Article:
Should You Buy the Dip in Virgin Galactic Holdings?

In 2021, several growth stocks have lost significant momentum after stellar runs. As growth stocks generally trade at steep valuations compared to their revenue and earnings, it’s enticing when…

they are available at a lower multiple.

One such stock is Virgin Galactic Holdings (SPCE – Get Rating), which more than doubled in 2020 and is now down 15% year-to-date.  In fact, Virgin Galactic stock is now down 67% from all-time highs. SPCE is an aerospace company that develops human spaceflight for individuals as well as researchers in the U.S. It also manufactures air and space vehicles.

Given the recent pullback in stock prices, let’s see if SPCE is a buy right now.

What impacted Virgin Galactic stock recently?

On September 10, Virgin Galactic announced its plans to delay the Unity 23 flight mission by a few days due to a conceivable manufacturing fault in a module related to flight control. The Unity 23 was a mission that would focus on microgravity research. Virgin Galactic confirmed the defect was not in-house but part of third-party equipment.

SPCE was also impacted after Blue Origin successfully launched its second space flight that had noted Star Trek actor William Shatner onboard. In addition to Shatner, the all-civilian flight also had paying customers making it the company’s first commercial launch. Further, last week Virgin Galactic confirmed its first commercial launch (the Unity 23 mission) will now begin in Q4 of 2022.

This longer-than-expected delay might raise a red flag for investors who think that Virgin Galactic is losing the space race to its peers.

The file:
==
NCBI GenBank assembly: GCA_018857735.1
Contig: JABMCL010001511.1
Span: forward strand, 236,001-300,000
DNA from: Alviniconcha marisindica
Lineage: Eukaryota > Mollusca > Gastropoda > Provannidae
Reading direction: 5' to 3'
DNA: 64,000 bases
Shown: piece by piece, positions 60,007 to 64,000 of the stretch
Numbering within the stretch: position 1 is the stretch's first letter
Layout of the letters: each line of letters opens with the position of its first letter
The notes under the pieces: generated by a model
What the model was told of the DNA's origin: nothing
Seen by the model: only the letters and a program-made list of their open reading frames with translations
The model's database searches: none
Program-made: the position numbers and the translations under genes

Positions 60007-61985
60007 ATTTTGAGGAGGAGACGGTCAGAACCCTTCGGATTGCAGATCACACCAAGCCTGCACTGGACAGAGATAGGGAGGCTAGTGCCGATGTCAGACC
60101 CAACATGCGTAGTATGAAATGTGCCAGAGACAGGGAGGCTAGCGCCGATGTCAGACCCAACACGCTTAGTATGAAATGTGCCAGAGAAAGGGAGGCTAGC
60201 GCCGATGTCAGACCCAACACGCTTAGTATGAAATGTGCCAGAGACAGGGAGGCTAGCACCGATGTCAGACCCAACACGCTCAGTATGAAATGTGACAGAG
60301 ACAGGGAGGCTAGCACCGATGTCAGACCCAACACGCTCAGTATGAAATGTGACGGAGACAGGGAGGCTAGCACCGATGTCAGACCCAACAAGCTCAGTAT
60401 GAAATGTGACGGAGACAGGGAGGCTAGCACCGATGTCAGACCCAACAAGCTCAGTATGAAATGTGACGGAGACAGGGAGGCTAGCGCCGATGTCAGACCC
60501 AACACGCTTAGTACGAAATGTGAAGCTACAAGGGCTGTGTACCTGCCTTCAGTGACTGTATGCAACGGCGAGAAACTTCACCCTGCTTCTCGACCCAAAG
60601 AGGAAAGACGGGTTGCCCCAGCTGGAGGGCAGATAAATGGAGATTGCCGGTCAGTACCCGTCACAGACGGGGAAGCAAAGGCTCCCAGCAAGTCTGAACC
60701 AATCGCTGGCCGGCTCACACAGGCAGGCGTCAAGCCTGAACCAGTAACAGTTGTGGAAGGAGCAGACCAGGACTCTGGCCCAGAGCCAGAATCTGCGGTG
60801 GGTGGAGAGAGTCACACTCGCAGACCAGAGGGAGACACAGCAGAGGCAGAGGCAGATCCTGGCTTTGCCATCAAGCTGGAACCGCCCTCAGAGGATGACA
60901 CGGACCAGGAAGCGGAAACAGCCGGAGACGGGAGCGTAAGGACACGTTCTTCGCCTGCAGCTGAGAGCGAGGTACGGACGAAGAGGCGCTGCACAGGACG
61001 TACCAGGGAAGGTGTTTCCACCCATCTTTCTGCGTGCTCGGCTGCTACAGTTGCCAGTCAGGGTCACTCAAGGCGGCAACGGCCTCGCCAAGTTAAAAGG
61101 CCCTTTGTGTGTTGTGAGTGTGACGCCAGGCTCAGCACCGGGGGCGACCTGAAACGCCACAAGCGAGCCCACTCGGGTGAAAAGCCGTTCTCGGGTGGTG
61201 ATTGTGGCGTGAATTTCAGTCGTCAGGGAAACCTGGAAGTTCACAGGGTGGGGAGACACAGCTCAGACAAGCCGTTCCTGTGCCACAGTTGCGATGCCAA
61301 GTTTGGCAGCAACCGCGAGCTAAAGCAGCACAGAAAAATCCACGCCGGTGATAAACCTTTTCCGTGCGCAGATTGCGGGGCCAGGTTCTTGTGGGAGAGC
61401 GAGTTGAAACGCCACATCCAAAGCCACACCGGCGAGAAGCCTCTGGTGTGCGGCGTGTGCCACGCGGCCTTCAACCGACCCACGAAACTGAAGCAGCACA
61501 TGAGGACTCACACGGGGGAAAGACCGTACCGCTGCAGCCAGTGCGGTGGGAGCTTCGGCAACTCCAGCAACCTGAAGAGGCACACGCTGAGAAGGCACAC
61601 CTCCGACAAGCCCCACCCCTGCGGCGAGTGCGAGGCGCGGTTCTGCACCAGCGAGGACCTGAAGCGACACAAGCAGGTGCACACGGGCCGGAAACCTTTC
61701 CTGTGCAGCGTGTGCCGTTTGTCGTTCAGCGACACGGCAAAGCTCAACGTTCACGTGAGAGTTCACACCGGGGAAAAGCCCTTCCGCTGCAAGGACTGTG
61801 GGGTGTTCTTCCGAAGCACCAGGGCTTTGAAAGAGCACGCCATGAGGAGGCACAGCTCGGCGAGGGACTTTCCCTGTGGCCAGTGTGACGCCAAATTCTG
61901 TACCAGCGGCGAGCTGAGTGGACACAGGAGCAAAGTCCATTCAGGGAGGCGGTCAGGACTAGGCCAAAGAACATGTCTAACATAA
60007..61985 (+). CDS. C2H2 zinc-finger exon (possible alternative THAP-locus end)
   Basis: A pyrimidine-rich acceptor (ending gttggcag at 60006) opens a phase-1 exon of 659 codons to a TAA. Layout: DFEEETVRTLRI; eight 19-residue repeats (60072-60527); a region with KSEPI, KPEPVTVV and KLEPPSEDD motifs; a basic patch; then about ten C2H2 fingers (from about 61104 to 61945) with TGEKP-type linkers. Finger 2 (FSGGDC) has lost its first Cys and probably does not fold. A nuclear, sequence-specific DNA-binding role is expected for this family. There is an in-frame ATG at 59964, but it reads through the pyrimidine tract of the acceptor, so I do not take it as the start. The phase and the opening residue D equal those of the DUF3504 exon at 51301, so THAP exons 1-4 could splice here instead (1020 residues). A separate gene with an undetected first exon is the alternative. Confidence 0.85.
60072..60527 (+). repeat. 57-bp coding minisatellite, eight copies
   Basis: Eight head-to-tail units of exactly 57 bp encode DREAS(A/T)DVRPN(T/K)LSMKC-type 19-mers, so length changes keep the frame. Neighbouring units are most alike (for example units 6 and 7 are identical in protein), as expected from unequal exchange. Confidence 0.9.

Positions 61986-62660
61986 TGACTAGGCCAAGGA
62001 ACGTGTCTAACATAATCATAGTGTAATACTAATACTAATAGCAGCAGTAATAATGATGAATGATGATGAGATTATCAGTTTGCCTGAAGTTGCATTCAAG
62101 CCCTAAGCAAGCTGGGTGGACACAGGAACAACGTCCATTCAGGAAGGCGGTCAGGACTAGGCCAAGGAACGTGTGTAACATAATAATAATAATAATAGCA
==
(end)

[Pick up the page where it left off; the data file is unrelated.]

The bull case for Virgin Galactic stock

Shortly after Richard Branson’s flight the company priced bookings for its commercial flights at $250,000 per ticket. Virgin Galactic has now confirmed the minimum price per ticket has increased to $450,000 which suggests there would be higher priced bookings as well.

In an investor presentation prior to Virgin Galactic’s SPAC (special purpose acquisition company) merger, the company forecast to fly 1,565 passengers to space annually. In case these estimates are met, it will generate over $700 million in sales. As per earlier estimates (on ticket prices of $250,000), Virgin Galactic had forecast sales of $590 million and EBITDA of $274 million.

But as the ticket prices have almost doubled, it might lead to a tepid demand environment. Alternatively, investors should be optimistic given the company has managed to develop a pricing strategy at an early stage.

The final verdict

Bank of America has forecast the space industry to touch $1.4 trillion in the next decade, more than tripling in this period.  And Wall Street analysts expect

 

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